Shiloh leaders recently decided that less is more, approving a $35 million luxury apartment development and denying a $49 million luxurious-er apartment development.
In a confusing mess of a meeting, they rushed through a development agreement for a $35 million, 311-unit luxury apartment development called The Savannah. The apartment complex will be on Cross Street, not far from the new Memorial Hospital East.
Trustee Bob Weilmuenster said the process was wrong Sept. 5, with the development being voted down and then brought to two other tie votes that Mayor Jim Vernier broke in favor of the development. Weilmuenster is planning and development chair in the village and didn’t see changes to the plans until the meeting.
He also plans to sue because the development was voted down, 4-2, and a village ordinance states you can’t bring a proposal back for a year after it is rejected.
Vernier said changes were minor and the vote came because it was “on the agenda.” As far as the year wait after a rejection, Vernier said the village attorney was right there and advised them to proceed with the votes.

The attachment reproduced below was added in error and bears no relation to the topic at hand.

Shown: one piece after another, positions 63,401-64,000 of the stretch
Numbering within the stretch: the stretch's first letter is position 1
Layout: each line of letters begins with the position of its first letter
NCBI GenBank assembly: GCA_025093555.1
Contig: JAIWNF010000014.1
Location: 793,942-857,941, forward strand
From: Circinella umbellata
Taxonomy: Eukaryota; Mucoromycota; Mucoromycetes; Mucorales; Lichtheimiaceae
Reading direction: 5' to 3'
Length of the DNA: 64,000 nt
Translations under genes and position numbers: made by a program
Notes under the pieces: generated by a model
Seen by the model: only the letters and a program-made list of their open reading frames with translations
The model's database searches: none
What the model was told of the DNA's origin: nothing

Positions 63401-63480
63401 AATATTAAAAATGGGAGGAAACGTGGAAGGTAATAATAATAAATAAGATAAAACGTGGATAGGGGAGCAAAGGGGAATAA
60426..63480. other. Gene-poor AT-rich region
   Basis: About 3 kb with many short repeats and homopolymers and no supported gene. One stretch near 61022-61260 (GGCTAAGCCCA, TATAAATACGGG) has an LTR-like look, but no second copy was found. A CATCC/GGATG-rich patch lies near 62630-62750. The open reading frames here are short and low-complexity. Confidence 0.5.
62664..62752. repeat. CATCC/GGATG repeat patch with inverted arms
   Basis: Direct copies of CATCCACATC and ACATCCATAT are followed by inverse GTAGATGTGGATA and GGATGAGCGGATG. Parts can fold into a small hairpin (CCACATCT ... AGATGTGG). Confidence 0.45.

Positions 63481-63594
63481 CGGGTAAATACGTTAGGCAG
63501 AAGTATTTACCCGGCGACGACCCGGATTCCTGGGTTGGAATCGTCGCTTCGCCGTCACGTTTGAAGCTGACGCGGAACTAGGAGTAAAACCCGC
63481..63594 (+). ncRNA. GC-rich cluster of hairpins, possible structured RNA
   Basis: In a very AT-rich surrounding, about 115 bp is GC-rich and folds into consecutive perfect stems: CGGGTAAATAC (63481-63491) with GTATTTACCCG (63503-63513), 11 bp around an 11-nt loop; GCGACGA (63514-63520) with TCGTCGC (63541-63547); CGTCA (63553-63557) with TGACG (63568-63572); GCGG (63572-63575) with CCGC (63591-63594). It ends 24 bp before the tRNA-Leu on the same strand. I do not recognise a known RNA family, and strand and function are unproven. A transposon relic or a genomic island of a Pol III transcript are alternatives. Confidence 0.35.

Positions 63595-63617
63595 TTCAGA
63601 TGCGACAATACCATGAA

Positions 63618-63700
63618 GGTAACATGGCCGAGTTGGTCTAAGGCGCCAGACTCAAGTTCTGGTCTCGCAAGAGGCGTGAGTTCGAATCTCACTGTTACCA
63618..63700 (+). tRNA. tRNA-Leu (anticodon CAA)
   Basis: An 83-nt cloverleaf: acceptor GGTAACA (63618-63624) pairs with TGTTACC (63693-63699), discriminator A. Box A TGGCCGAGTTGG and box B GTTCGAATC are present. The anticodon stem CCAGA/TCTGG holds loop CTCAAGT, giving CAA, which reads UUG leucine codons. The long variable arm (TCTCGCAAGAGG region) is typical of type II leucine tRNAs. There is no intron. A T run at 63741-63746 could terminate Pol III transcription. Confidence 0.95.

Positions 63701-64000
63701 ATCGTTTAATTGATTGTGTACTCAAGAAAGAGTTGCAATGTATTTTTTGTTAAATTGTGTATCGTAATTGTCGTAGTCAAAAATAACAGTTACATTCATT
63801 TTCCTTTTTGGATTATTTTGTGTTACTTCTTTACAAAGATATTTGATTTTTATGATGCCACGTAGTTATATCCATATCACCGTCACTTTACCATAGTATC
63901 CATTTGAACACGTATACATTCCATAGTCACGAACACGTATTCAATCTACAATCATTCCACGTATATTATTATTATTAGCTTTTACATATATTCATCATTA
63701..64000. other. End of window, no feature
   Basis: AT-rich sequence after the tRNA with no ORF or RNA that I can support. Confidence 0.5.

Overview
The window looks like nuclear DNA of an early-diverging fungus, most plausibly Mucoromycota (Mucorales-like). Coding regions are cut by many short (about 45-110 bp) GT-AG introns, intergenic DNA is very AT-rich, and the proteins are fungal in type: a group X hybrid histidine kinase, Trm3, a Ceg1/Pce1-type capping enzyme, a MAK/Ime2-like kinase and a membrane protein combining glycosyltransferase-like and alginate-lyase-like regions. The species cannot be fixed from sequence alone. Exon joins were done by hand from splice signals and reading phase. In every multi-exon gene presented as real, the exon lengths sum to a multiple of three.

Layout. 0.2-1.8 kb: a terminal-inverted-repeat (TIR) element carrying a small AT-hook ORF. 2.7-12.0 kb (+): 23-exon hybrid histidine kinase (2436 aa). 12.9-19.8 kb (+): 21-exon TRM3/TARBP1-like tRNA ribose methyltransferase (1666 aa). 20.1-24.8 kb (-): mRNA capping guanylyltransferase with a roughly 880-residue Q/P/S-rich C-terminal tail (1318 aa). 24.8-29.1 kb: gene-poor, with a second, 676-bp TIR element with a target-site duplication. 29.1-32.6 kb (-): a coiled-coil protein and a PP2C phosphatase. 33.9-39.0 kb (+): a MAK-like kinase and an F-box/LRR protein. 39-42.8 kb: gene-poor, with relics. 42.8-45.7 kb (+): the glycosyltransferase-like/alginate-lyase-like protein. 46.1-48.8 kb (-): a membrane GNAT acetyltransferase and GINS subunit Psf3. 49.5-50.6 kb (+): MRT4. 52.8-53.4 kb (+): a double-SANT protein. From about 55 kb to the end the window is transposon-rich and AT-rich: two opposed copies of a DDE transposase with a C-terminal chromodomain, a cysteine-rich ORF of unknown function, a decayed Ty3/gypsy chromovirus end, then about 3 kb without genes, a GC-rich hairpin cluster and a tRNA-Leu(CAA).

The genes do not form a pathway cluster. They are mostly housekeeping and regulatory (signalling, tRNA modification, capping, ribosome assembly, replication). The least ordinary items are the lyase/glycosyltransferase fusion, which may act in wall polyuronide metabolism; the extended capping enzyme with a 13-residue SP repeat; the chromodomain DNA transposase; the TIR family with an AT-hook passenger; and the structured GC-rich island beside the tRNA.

OK. But what was the hurry? There were concerned residents there and at multiple meetings before it. Trustees had little time to thoughtfully assess the final plans that cut 24 units and lowered the height of some buildings.
Haste leaves the public worried about whether their voices were heard or concerns considered. It makes them wonder whose interests are taking priority.
Further muddying the plans and intentions was what trustees rejected at the same meeting. The Retreat at Shiloh would have been a $49 million, 276-apartment development across Frank Scott from Three Springs Park. They rejected it 6-0.
A development that would have been worth an extra $14 million for 35 fewer apartments was deemed unworthy, why? It is right next to the property where the Auffenberg car dealerships are planning to move from O’Fallon. It also was really close to the Three Springs development Dierberg’s is pursuing, also known as that prominent patch of dirt across from the shopping area and behind the bank.
This game of development chess deserves slow consideration. Time reveals more, especially when making permanent changes to your community.